System Restore is a feature of Windows 8 and several previous versions of Windows, going back to Windows Me. It was created to help you fix the OS with just a few clicks when system files or settings get damaged. It automatically creates restore points, which are snapshots of system files, program files, drivers, and registry settings. Later, if you use System Restore to restore your computer to a point in time before some problem happened, System Restore will roll back your PC to a previous version of files and settings from the restore point that you specified. System Restore does not affect your personal documents or media. Plus, you can undo the last restore operation itself if does not resolve your issue. In Windows 8, Microsoft removed the shortcut link to start System Restore from the Accessories -> System Tools folder. In this article, we will see how to open System Restore in Windows 8.1 and Windows 8.
System Recovery options in Windows 8 have changed compared to previous versions of Windows. There are a number of tools including Refresh your PC, Reset your PC, System Restore, System Image Recovery, Automatic Repair, Command Prompt and others. On UEFI devices, there are some additional UEFI-related options. It is very useful to have access to these tools when your Windows 8 installation does not start up properly and you have to troubleshoot and fix it. Unfortunately, the F8 key to access recovery options no longer works in Windows 8. Let's see the various ways to access System Recovery options in Windows 8 and Windows 8.1.
Ever since Windows XP, Microsoft has hidden all classic desktop icons from the Desktop, such as Computer, Documents, Network, and the user's personal folder. If you prefer to show these icons on your Desktop, it is easy to enable them again. Here are simple instructions on how to show classic Desktop icons in Windows 8.1 or Windows 7.
Recently we collected and posted here a bunch of direct links to various MUI language packs for Windows 8.1, Windows 8 RTM and Windows 7. It is useful for users who need to install them on multiple PCs. They will save their Internet bandwidth and time by not downloading them again on each PC. Instead, they can save the offline package and use it for future installs. In this article, we shall see how to install these downloaded language packs.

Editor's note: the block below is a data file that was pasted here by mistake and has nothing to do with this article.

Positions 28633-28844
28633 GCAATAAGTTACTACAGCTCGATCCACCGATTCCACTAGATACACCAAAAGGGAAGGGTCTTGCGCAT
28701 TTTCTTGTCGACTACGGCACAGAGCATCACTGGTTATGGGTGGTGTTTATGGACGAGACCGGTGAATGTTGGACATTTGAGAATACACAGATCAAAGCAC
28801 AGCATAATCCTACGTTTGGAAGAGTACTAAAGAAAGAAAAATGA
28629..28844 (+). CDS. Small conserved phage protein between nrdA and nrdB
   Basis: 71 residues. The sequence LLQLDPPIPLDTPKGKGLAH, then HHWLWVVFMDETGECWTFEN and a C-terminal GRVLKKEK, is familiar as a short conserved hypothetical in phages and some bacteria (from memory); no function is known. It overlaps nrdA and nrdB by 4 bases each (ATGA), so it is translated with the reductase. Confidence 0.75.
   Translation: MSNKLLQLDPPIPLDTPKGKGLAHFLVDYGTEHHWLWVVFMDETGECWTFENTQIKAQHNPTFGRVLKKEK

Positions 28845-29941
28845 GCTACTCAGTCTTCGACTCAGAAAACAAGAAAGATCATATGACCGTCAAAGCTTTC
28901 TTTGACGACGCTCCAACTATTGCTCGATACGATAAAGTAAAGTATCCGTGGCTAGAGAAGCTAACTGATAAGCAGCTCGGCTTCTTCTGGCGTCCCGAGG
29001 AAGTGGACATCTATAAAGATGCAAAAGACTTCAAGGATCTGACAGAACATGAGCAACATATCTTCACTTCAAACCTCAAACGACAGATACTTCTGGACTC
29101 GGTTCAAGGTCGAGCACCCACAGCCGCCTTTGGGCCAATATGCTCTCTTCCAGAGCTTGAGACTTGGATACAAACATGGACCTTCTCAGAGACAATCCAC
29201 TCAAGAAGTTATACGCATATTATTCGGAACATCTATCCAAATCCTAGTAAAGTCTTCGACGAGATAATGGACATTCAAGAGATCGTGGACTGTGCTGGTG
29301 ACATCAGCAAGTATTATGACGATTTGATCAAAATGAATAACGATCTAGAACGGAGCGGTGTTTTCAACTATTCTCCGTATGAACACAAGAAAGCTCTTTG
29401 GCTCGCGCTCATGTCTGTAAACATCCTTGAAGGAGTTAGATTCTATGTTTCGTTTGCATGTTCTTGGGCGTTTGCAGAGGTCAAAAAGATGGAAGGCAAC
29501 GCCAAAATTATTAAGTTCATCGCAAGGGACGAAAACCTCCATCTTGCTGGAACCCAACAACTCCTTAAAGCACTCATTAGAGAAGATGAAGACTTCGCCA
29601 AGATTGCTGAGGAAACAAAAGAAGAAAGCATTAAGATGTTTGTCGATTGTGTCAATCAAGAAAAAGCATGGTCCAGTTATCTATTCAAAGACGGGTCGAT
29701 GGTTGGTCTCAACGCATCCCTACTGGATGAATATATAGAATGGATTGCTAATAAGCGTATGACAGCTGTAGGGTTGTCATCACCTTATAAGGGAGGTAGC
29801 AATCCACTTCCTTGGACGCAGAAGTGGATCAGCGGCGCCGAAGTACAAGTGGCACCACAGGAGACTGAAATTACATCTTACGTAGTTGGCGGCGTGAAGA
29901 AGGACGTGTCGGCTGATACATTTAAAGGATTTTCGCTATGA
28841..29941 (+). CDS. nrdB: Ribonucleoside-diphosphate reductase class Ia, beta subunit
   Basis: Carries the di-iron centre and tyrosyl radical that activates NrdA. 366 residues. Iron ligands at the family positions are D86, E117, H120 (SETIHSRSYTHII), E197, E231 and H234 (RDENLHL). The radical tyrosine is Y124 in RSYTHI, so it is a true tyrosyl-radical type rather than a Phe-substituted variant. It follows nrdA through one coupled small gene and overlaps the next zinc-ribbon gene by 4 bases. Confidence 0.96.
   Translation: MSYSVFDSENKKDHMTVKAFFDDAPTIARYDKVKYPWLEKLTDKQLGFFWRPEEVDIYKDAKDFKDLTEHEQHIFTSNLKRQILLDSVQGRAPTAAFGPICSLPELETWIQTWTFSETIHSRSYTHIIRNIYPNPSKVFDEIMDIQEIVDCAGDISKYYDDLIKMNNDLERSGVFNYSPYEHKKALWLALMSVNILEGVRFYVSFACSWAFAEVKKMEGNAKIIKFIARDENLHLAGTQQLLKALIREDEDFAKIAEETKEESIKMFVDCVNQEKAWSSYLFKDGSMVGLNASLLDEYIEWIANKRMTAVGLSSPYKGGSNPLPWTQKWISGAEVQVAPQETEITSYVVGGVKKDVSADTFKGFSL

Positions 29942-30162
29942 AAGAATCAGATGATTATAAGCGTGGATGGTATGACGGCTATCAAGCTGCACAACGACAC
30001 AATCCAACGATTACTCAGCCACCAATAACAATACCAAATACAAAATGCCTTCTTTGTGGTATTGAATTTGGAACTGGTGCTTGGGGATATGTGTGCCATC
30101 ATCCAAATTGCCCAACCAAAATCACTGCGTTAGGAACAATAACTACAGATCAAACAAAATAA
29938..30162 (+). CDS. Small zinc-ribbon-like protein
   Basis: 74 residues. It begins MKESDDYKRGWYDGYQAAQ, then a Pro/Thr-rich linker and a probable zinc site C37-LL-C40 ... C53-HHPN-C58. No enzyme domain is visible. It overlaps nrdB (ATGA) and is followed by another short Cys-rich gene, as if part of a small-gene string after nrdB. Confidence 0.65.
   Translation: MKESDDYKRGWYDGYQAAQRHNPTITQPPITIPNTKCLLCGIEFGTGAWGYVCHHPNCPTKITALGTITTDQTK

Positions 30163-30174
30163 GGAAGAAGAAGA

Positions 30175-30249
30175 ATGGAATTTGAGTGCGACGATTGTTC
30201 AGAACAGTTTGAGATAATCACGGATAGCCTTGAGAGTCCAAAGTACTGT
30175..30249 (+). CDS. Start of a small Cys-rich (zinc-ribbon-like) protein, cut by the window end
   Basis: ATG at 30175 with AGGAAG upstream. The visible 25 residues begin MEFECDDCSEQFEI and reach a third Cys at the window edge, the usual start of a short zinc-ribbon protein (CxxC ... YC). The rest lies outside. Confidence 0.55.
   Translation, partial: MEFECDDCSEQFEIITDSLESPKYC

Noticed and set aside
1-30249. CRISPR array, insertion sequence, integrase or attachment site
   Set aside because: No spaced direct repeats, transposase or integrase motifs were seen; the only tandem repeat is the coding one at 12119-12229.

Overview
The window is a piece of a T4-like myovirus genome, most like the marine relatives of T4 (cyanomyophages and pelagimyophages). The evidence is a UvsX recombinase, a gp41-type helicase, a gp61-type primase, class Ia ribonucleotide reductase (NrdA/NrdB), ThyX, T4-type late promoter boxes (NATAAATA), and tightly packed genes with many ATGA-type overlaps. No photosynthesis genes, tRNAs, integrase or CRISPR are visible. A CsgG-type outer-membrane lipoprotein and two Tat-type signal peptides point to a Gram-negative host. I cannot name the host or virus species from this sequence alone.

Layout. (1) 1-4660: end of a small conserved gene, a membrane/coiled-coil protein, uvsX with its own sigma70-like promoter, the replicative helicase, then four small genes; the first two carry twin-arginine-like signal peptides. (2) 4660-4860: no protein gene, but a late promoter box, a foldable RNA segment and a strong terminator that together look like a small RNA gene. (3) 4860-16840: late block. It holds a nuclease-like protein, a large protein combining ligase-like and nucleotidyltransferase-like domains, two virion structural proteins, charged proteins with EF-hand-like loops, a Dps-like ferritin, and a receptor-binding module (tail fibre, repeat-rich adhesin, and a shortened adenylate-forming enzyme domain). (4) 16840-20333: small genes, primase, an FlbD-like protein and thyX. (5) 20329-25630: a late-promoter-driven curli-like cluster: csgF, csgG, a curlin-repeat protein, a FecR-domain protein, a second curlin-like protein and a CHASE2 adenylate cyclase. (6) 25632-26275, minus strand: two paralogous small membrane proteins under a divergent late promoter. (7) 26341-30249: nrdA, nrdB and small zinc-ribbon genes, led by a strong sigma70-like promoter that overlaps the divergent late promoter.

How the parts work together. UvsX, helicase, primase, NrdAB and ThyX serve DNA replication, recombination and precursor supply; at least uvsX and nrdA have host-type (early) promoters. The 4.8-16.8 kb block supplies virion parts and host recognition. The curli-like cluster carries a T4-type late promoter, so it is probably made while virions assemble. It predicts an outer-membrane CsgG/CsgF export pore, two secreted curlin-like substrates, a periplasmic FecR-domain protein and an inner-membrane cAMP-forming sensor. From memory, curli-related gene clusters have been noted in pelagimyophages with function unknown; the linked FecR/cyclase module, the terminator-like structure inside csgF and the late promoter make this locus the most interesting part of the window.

System Protection, which was introduced as System Restore in Windows Me, is a very useful feature which exists in all modern versions of Windows and allows you to have a snapshot of important system files, installed apps and registry settings. If something goes wrong, you can use this feature to restore your PC to a working state. In Windows 8.1, System Protection is turned on by default for the drive that Windows is installed on. If you don't use it, you can turn it off. Alternatively, you can adjust the amount of disk space used by System Protection.
In Windows 8, Microsoft introduced the Ribbon in Windows Explorer so that the numerous Explorer commands can be more prominently displayed when you need them. But most users don't like it because it distributes commands across multiple tabs and hogs a lot of space vertically. Users prefer to have more space in Explorer window, and many of our readers constantly ask me how to get back the contextual command bar as it was implemented in Windows 7. Let's see how we can disable the Explorer Ribbon.
The Task Manager app in Windows 8 comes with a feature called "Summary View", which allows you to modify the appearance of the app completely. When Summary View is enabled, the Task Manager looks like a desktop gadget. It shows CPU, Memory, Disk, and Ethernet meters in one compact window. Let's see how to activate this mode.
By default, the echo command adds a new line character to its output. For example, if you print some environment variable, the output will be appended with an extra line. The extra line can create a problem if you wish to copy the output to the clipboard to be used in another command. Today we will see how to get rid of the new line character in the echo command output at the command prompt.
Environment variables in an operating system are values that contain information about the system environment, and the currently logged in user. They existed in OSes before Windows as well, such as MS-DOS. Applications or services can use the information defined by environment variables to determine various things about the OS, for example, to detect the number of processes, the currently logged in user's name, the folder path to the current user's profile or the temporary files directory. In this article, we will see how to view environment variables defined on your system and their values for the current user, for specific processes and the system variables.
When you open the the Processes tab of the Task Manager in Windows 7 or the Details tab of Task Manager in Windows 8, you will be surprised to see that a large number of processes are named svchost.exe. Today, we will see why Windows needs so many instances of the SVCHOST process and how to identify which svchost process runs which groups of services.